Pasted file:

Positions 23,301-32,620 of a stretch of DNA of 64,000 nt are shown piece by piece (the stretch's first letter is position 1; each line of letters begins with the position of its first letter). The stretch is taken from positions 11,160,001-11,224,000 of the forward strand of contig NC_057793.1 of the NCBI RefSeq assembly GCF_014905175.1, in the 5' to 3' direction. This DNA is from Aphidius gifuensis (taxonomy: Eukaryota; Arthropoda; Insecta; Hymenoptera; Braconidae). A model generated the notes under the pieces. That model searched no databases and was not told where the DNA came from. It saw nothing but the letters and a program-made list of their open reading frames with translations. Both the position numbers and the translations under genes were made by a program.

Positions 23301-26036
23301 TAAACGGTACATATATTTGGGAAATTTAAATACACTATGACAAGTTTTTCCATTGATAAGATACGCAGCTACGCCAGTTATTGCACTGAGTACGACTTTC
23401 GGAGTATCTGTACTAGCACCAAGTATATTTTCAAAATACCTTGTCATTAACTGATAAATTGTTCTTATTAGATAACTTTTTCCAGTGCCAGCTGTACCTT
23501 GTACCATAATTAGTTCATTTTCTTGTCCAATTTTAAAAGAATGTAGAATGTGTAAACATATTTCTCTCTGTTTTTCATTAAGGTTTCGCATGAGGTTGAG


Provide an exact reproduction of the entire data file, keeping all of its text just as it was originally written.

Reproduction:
Positions 23,301-32,620 of a stretch of DNA of 64,000 nt are shown piece by piece (the stretch's first letter is position 1; each line of letters begins with the position of its first letter). The stretch is taken from positions 11,160,001-11,224,000 of the forward strand of contig NC_057793.1 of the NCBI RefSeq assembly GCF_014905175.1, in the 5' to 3' direction. This DNA is from Aphidius gifuensis (taxonomy: Eukaryota; Arthropoda; Insecta; Hymenoptera; Braconidae). A model generated the notes under the pieces. That model searched no databases and was not told where the DNA came from. It saw nothing but the letters and a program-made list of their open reading frames with translations. Both the position numbers and the translations under genes were made by a program.

Positions 23301-26036
23301 TAAACGGTACATATATTTGGGAAATTTAAATACACTATGACAAGTTTTTCCATTGATAAGATACGCAGCTACGCCAGTTATTGCACTGAGTACGACTTTC
23401 GGAGTATCTGTACTAGCACCAAGTATATTTTCAAAATACCTTGTCATTAACTGATAAATTGTTCTTATTAGATAACTTTTTCCAGTGCCAGCTGTACCTT
23501 GTACCATAATTAGTTCATTTTCTTGTCCAATTTTAAAAGAATGTAGAATGTGTAAACATATTTCTCTCTGTTTTTCATTAAGGTTTCGCATGAGGTTGAG